Global Policy Forum

Allies Resist America Taking Away


By Victor L. Simpson

Associated Press
June 20, 2005

U.S. allies have begun to resist Washington's secretive role in spiriting away terror suspects: Italy is investigating the disappearance of one accused militant as a kidnapping, Sweden wrote rules to assert its authority over outside agents and Canada is holding hearings after one of its citizens was sent to Syria. At least two of the cases bear the hallmarks of the CIA's "extraordinary rendition" program -- stepped up after Sept. 11 -- in which the Bush administration has transferred dozens of suspects to third countries without court approval, subjecting them to possible torture.

In Italy, an Egyptian-born imam identified as Abu Omar had already drawn the attention of Italian anti-terrorism officials when he vanished off the streets of Milan two years ago, reportedly bundled into a van and flown back to Egypt from a joint U.S.-Italian air base. "The prosecution is certain it was a kidnapping," prosecutor Armando Spataro said. He would not say who is suspected, citing judicial secrecy as the investigation is still under way. Italian news reports say the CIA was believed to have played a role in the disappearance, and opposition politicians have demanded explanations from the government of Premier Silvio Berlusconi, a close ally of President Bush. Citing conversations recorded by Italian anti-terrorism officials in a wiretap, the Corriere della Sera and La Repubblica newspapers reported that Omar, 42, called his wife and friends in Milan after his release last year. He recounted how he had been seized by Italian and American agents and taken to a secret prison in Egypt, where he was tortured with electric shocks. Italian officials say he is now living in Egypt, although Italian newspaper accounts suggested he was returned to custody in Egypt shortly after his release. Asked about news reports alleging U.S. involvement, a U.S. Embassy spokesman in Rome, Ben Duffy, said, "We do not comment on intelligence matters."

Omar was believed to have fought with jihadists in Afghanistan and Bosnia, and Italian prosecutors were seeking evidence against him before his disappearance, according to a report in La Repubblica newspaper. While Italian officials say Omar was abducted, the Swedish government is facing tough criticism at home by international human rights groups for having voluntarily handed over two Egyptian terror suspects to American agents. Criticism over the case prompted Swedish police to draft new regulations on how to carry out deportation orders. The new rules say only Swedish officers can conduct body searches on Swedish territory and that Swedish officers must remain in charge. "There is nothing that prevents police from asking for help [from another country], but it must be clear that the Swedish authorities are in charge of the situation," said National Police Board spokesman Hans Pont.

US Agents in Black Masks

On Dec. 18, 2001, Swedish security police turned over Ahmed Agiza, 41, and Muhammed Alzery, 35, to U.S. agents at Stockholm's Bromma Airport. The Americans, wearing black masks, took the two into a small room and cut off their clothes with scissors, replacing them with prisoner uniforms, before placing them on a U.S.-registered Gulfstream jet, according to a report by Sweden's chief parliamentary ombudsman. The U.S. agents examined their mouths and ears, handcuffed them and fettered their ankles and placed hoods over their heads, the report said, calling the treatment "inhuman" and inconsistent with Swedish law. Agiza was convicted by Egypt's Supreme Military Court on April 27, 2004, of belonging to and leading an outlawed group aiming to overthrow the government. He was sentenced to 25 years on the same charge in 1999 while he was in exile in Sweden. Alzery was released from an Egyptian prison last October, where he had been held on terrorism charges.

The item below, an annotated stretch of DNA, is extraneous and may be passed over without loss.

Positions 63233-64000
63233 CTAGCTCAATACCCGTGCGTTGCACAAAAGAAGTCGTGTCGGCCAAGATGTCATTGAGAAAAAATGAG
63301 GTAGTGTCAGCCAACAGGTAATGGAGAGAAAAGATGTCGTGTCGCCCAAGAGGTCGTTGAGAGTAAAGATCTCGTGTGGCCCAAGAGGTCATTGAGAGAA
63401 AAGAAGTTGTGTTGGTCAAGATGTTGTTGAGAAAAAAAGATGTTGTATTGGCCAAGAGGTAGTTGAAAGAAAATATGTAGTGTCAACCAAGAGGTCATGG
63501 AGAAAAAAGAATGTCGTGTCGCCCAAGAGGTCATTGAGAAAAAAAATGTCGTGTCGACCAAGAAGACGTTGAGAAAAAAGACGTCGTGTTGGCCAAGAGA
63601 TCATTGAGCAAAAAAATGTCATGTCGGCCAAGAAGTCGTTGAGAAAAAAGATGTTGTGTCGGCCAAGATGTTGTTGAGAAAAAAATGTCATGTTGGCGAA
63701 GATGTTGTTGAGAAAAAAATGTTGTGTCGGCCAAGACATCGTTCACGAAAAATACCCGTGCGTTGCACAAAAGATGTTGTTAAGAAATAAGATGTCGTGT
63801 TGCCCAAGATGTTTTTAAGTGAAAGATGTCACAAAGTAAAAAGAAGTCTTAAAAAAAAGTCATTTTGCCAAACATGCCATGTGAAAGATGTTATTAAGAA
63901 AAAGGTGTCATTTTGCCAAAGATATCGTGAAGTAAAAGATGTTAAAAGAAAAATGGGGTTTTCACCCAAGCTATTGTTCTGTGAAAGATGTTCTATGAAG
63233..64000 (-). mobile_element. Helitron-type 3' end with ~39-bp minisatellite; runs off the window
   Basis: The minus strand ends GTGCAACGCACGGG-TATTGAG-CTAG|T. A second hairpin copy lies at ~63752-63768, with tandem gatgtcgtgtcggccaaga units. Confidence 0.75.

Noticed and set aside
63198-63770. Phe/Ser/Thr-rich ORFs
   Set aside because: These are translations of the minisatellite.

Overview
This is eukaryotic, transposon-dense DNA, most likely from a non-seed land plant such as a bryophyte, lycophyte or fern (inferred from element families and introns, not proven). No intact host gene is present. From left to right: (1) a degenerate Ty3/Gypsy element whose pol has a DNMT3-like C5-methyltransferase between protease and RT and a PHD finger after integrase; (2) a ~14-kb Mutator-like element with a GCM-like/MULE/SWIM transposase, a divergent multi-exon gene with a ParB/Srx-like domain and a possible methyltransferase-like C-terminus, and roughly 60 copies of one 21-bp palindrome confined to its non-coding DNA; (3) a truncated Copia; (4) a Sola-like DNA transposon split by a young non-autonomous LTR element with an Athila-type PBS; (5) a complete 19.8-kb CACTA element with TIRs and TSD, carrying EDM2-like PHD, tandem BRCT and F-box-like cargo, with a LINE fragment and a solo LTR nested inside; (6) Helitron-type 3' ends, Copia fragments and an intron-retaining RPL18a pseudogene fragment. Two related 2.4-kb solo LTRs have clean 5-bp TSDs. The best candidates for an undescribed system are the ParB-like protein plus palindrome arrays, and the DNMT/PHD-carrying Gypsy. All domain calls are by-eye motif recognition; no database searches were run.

In Canada, Defense Minister Bill Graham testified at a hearing that he was upset Washington did not consult Ottawa's leaders before deporting a Canadian citizen to Syria for questioning on suspicion of terrorism. The case was handled by the Justice Department as an expulsion and not a rendition by intelligence agents. Graham also expressed surprise that Canadian officials apparently approved sending Maher Arar to his native country for questioning about alleged ties to al-Qaida.

Dates Back Several Presidents?

Graham told U.S. Ambassador Paul Cellucci it was "totally inappropriate" that Arar was sent to Syria in 2002 without first checking with Canadian officials. "His response was that 'We were totally entitled to do what we did,'" said Graham. Arar, 35, was traveling on a Canadian passport when he was stopped in New York during a stopover while returning to Canada from Tunisia. He was held for 12 days before being sent to Syria on suspicion of being a member of al-Qaida, an allegation he denies.

Arar maintains that once imprisoned in Damascus, he was tortured into making false confessions of terrorist activity. Arar said he was held for more than a year in a dark, damp cell, then was released without ever being charged. The U.S. Justice Department has insisted that it had information linking Arar to al-Qaida and that Syria promised he would be treated humanely.

A U.S. counterterrorism official, speaking on the condition of anonymity, said rendition dates back several administrations and is used to get only the most serious terrorists off the streets, where there are only limited options.

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